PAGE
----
$\displaystyle \lim_{t \rightarrow \infty} p(t) = \frac{\mathbb{E}[X]}{\mathbb{E}[X+Y]}.\quad\quad(2)$

This result is easily understood: the probability the system is on at a given time is the mean on time divided by the mean total cycle time. However it is based on the key renewal theorem, a limit theorem which is not so straightforward to prove.

Now consider a random process with independent and identically distributed interarrival times $T_1, T_2, \ldots$ with common distribution $T$ with probability distribution function $F_T$. Consider the length of the particular interarrival period $T^*$ that contains some point $t$. We shall determine the distribution of $T^*$. We define an on-off system as follows.

• If $T^*$ is greater than some given $x > 0$, let our system be on for the entire interarrival period (i.e. $X_{n} = T_n, Y_{n} = 0$).
• If the length of the interarrival period is less than or equal to $x$ let our system be off for the interarrival period (i.e. $X_{n} = 0, Y_{n} = T_n$).

Then by this definition the conditions of the above proposition are met and so

\begin{aligned} \text{Pr}(T^* > x) &= \text{Pr(system is on at time t)}\\ &= \frac{\mathbb{E}[X_n]}{\mathbb{E}[X_n+Y_n]}\quad\text{(by (2))}\\ &= \frac{\mathbb{E}[T_n \mid T_n > x]\text{Pr}(T_n > x)}{\mathbb{E}[T_n]}\\ &= \frac{\int_x^{\infty} t\ \ dF_T(t)}{\mathbb{E}[T]}.\quad\quad(3)\end{aligned}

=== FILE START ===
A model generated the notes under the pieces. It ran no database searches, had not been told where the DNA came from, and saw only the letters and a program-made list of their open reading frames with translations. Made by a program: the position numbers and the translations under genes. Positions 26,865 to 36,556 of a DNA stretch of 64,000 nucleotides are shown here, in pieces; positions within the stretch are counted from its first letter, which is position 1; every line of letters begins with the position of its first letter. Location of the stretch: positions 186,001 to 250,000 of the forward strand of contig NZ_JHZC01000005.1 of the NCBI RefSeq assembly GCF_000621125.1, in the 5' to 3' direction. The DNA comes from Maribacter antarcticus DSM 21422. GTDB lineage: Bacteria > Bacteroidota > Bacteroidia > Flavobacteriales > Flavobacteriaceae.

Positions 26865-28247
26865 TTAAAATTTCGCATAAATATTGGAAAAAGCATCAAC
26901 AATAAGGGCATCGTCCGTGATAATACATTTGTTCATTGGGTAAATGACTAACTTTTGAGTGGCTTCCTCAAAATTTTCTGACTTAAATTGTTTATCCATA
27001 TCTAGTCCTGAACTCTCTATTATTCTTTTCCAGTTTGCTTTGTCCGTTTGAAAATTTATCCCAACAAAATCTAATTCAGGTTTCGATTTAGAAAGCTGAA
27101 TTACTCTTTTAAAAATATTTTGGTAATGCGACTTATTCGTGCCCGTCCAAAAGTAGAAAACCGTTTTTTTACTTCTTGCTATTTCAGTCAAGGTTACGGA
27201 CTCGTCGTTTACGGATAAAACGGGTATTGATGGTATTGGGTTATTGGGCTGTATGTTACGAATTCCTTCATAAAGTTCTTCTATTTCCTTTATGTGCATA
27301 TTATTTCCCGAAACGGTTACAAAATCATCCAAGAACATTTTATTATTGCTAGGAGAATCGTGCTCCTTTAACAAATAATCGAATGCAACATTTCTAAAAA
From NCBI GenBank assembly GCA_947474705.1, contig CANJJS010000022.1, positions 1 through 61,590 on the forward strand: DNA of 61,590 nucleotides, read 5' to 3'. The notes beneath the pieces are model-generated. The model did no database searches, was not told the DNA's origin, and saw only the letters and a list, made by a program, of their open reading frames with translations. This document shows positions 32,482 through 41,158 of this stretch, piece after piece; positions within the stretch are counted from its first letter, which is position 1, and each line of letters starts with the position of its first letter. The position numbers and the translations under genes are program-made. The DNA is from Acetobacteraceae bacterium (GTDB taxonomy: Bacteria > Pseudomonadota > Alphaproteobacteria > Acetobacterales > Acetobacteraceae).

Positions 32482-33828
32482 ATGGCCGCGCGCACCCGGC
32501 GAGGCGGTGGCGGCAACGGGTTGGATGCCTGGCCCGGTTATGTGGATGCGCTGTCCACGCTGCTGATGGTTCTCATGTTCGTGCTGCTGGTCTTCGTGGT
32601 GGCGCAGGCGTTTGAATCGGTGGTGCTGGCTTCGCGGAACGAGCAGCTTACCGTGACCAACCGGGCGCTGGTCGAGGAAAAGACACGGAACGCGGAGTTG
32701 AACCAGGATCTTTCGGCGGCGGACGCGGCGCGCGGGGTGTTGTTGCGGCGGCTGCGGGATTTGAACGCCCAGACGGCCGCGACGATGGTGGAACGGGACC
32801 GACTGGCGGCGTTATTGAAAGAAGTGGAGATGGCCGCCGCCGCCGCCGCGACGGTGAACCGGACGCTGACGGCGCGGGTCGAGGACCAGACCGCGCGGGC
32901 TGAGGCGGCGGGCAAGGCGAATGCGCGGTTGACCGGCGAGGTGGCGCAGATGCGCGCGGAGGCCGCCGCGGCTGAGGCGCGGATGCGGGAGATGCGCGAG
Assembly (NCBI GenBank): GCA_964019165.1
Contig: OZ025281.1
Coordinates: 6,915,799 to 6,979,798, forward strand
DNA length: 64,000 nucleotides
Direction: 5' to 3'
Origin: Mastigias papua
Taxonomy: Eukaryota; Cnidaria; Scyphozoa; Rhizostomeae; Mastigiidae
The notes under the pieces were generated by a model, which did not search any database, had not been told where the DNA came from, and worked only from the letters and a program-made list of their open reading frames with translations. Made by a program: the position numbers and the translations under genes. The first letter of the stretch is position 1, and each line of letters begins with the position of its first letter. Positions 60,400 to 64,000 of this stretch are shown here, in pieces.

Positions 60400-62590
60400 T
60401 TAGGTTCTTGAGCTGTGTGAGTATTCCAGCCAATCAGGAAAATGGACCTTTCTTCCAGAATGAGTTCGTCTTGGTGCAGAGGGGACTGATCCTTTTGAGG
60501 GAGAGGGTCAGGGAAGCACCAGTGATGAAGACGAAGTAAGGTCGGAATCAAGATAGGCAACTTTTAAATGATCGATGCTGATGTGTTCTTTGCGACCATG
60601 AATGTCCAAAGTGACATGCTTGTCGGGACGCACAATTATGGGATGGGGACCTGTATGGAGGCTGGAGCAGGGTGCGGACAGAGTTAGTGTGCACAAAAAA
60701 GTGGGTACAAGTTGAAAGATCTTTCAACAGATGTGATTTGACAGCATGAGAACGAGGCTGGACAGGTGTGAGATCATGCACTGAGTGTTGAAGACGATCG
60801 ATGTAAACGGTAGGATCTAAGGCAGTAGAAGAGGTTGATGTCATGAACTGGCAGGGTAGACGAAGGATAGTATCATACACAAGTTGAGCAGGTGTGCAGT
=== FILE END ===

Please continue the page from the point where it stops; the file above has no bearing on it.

Equivalently, $\text{Pr}(T^* \leq x) = \frac{\int_0^{x} t\ \ dF_T(t)}{\mathbb{E}[T]}$, and if $T$ has probability density $f_T$, differentiating both sides of this equation gives the probability density function of the length of interarrival period containing a point $t$:

$\displaystyle f_{T^*}(x) = xf_T(x)/\mathbb{E}[T].\quad\quad (4)$

Intuitively, longer periods are more likely to contain the point $t$, with probability in direct proportion to the length of the interval. Hence the original density $f_T(x)$ is scaled by the length $x$ and then normalized by $\int_0^{\infty} x f_T(x)\ dx = \mathbb{E}[T]$ to make $xf_T(x)/\mathbb{E}[T]$ a valid probability density. $T^*$ defined by (3) is known as the size-biased transform of $T$.

Note that the length of the particular interarrival interval $T^*$ is stochastically larger than any of the identically distributed interarrival times $T$. In other words,

$\displaystyle \text{Pr}(T^* > x) \geq \text{Pr}(T > x).\quad\quad(5)$

This is the so-called inspection paradox, which can be proved by the Chebyshev correlation inequality (a form of rearrangement inequality) which states than when $f$ and $g$ are functions of the random variable $X$ having the same monotonicity (i.e. both non-increasing or both non-decreasing), then $f(X)$ and $g(X)$ are non-negatively correlated: